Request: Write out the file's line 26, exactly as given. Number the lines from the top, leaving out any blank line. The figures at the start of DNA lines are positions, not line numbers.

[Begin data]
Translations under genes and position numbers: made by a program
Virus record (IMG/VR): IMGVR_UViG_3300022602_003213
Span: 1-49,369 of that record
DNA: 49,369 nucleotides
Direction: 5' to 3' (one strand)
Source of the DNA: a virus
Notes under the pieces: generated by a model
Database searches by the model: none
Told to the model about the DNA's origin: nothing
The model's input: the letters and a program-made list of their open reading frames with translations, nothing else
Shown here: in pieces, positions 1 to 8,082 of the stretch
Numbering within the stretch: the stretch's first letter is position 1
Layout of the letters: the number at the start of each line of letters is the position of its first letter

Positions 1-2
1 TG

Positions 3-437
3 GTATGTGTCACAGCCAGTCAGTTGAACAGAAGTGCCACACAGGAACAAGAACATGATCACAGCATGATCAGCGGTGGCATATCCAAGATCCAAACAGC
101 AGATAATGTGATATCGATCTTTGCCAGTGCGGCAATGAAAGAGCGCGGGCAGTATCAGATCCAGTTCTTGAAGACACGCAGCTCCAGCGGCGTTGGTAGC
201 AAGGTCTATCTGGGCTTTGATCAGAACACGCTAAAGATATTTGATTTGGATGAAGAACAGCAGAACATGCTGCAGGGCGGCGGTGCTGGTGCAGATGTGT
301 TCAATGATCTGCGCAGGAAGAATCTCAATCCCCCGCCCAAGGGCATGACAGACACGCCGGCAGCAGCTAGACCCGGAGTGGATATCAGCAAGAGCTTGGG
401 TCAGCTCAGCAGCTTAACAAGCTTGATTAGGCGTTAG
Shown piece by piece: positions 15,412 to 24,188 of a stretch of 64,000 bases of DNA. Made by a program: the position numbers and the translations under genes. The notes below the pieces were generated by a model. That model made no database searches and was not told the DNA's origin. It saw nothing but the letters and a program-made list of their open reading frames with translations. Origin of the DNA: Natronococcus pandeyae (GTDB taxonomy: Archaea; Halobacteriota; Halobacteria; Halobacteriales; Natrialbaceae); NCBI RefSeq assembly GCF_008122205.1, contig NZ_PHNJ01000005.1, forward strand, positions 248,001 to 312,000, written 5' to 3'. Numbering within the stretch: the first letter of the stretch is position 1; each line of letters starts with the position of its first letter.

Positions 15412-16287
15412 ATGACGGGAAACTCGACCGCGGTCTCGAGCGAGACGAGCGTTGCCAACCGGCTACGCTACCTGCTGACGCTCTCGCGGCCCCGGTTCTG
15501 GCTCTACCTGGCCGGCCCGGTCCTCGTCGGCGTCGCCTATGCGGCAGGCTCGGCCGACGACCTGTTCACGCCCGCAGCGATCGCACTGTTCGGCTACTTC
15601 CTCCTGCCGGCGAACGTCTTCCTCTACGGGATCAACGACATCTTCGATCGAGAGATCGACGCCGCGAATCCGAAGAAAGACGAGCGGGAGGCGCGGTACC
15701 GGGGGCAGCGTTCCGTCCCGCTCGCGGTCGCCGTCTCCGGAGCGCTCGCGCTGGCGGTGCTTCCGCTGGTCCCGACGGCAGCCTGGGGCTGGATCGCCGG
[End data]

15601 CTCCTGCCGGCGAACGTCTTCCTCTACGGGATCAACGACATCTTCGATCGAGAGATCGACGCCGCGAATCCGAAGAAAGACGAGCGGGAGGCGCGGTACC